When lead was taken out of products like paint and gasoline, levels of the metal in the blood of U.S. children dropped. But the American Academy of Pediatrics says the problem is not over.
"Most existing lead standards fail to protect children," members of the AAP's environmental health council report in a statement published Monday in the journal Pediatrics. Standards for the amount of lead that can be present in paint, water, dust and soil are not based on health standards, the pediatricians say, but instead on what's been feasible to attain. Such standards, they write, create "an illusion of safety."
"We've taken lead out of the paint and out of the gasoline, but the history is still present," says Dr. Jennifer Lowry, a co-author of the academy's report and a medical toxicologist with Children's Mercy, a hospital in Kansas City, Mo.
Older homes with paint and plumbing from earlier time, or homes that stand on what was once an industrial site, can have contaminated dust, water and soil. When children ingest those materials, the metal can get into their bloodstream.
Human bodies have no use for lead, but it can be mistaken for calcium or iron, settling in bones and disrupting important biological processes. And children's bodies absorb more lead than adult bodies do.
"Lead is a neurotoxin," Lowry says. "It gets into the brain and it can cause damage."
It's unethical, of course, to purposefully poison kids with varying amounts of lead and then see what happens with their blood lead level and how that corresponds to developmental problems. So it's hard to say what the effect of exposure to low levels of lead is for an individual child. But on a population level, low-level lead exposure has been shown to affect IQ, attention and behavior. By some estimates, preventing children from coming into contact with lead would prevent the loss of more than 20 million IQ points.
According to the Centers for Disease Control and Prevention, if a child's blood has more than 5 micrograms of lead per deciliter of blood, it's a red flag for health care providers. It means that child is in the 2.5 percent of children in the country with the highest levels of lead in the blood.
"But at that point, when we find out that they have an elevated lead level, the harm has already been done," Lowry says. "We cannot have our children be canaries in the coal mine, where they get exposed first and then we have to try to fix it. If we want to actually do the right thing, we should prevent it from happening in the first place."
The academy recommends that pediatricians and primary care providers proactively test children for high blood lead levels, especially if they are between 1 and 2 years old and live in areas with homes built before 1960. It's also calling for updated national limits for lead in house dust, water and soil, and for federal funding for initiatives like removing lead paint and dust from public housing and replacing the lead service lines that bring water into many homes.
"We should know where the old houses are that were built before 1960, where the soil is next to the highways, where we have these lead problems and actually fix it before we send our kids out to live in those environments," says Lowry.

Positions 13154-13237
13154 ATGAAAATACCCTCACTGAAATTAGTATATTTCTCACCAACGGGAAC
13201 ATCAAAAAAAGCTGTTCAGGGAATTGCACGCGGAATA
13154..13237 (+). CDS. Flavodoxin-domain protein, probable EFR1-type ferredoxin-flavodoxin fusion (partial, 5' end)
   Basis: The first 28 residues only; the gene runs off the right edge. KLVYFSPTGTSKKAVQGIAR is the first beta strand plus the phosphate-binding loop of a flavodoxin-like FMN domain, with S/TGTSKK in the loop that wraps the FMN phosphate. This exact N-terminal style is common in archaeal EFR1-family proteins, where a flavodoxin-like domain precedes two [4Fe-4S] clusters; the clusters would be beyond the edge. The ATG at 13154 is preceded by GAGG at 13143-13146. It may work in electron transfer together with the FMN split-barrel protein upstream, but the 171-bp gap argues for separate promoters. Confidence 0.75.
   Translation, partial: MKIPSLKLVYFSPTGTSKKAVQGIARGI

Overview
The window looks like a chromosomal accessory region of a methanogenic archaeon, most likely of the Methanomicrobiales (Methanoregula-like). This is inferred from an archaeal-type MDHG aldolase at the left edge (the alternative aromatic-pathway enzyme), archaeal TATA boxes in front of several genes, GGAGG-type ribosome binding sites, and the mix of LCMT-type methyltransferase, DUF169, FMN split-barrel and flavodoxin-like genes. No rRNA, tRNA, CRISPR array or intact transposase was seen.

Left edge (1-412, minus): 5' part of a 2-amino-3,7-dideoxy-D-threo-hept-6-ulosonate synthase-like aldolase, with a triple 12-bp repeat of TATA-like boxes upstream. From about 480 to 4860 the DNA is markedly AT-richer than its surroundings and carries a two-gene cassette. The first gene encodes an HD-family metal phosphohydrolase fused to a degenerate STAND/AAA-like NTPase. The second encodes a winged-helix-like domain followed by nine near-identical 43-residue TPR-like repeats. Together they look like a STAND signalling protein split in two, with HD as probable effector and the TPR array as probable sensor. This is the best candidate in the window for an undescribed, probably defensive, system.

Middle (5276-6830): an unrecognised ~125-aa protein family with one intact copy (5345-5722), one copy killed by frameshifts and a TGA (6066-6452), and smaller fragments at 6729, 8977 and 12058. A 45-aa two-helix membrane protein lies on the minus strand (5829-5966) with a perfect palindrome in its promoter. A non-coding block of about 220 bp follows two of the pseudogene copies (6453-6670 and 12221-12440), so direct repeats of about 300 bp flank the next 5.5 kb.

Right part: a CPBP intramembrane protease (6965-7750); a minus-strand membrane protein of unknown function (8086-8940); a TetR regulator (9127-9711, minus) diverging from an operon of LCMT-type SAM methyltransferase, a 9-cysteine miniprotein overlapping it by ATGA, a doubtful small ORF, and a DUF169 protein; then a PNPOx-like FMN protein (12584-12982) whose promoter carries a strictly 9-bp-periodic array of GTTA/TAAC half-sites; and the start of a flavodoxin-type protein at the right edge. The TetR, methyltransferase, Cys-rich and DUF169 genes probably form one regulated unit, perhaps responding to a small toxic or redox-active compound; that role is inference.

An estimated 37 million homes in the United States still contain lead-based paint. An additional 6 million homes receive their drinking water through lead pipes.
DAVID GREENE, HOST:
All right, there's growing concern about the amount of lead children can safely be exposed to. Some researchers now say the only acceptable amount is none at all. They're calling for stricter regulations on lead children can encounter in water, dust and soil. Here's NPR's Rae Ellen Bichell.
RAE ELLEN BICHELL, BYLINE: When lead was taken out of many products over the last few decades, levels of the metal in U.S. children's blood plummeted. But the American Academy of Pediatrics says the problem is not over.
JENNIFER LOWRY: We have taken the lead out of the paint and we have taken lead out of the gasoline, but the history is still present.
BICHELL: That Dr. Jennifer Lowry. She's a medical toxicologist with Children's Mercy, a hospital in Kansas City, Mo. She's one author on a statement out today in the journal "Pediatrics" that calls for lower limits on the amount of lead allowed in homes, schools and yards. When children breathe in or swallow material with lead in it, the metal can get into the bloodstream. The body can mistake it for calcium or iron, potentially allowing lead to settle into bones or to disrupt important processes. Some lead used to be considered OK.
LOWRY: It kind drives me crazy when people say well, they have a normal lead level. Well, no, they don't have a normal lead level. The normal lead level is zero.
BICHELL: Low-level lead exposure is known to affect behavior and learning. By some estimates, preventing children from coming into contact with lead would prevent the loss of more than 20 million IQ points. According to the CDC, if a child's blood level is more than five, it's a red flag for health care providers. But Lowry says at that point, the harm's already done.
LOWRY: We cannot have our children be canaries in the coal mine where they get exposed first, they get the poison and then we have to try to fix it. If we want to actually do the right thing, we should prevent them from happening in the first place.
BICHELL: The academy is calling for more proactive testing of children's blood. It has also recommended funding by the federal government for initiatives like removing lead paint and dust from public housing and replacing the lead service lines that bring water into many homes. Rae Ellen Bichell, NPR News. Transcript provided by NPR, Copyright NPR.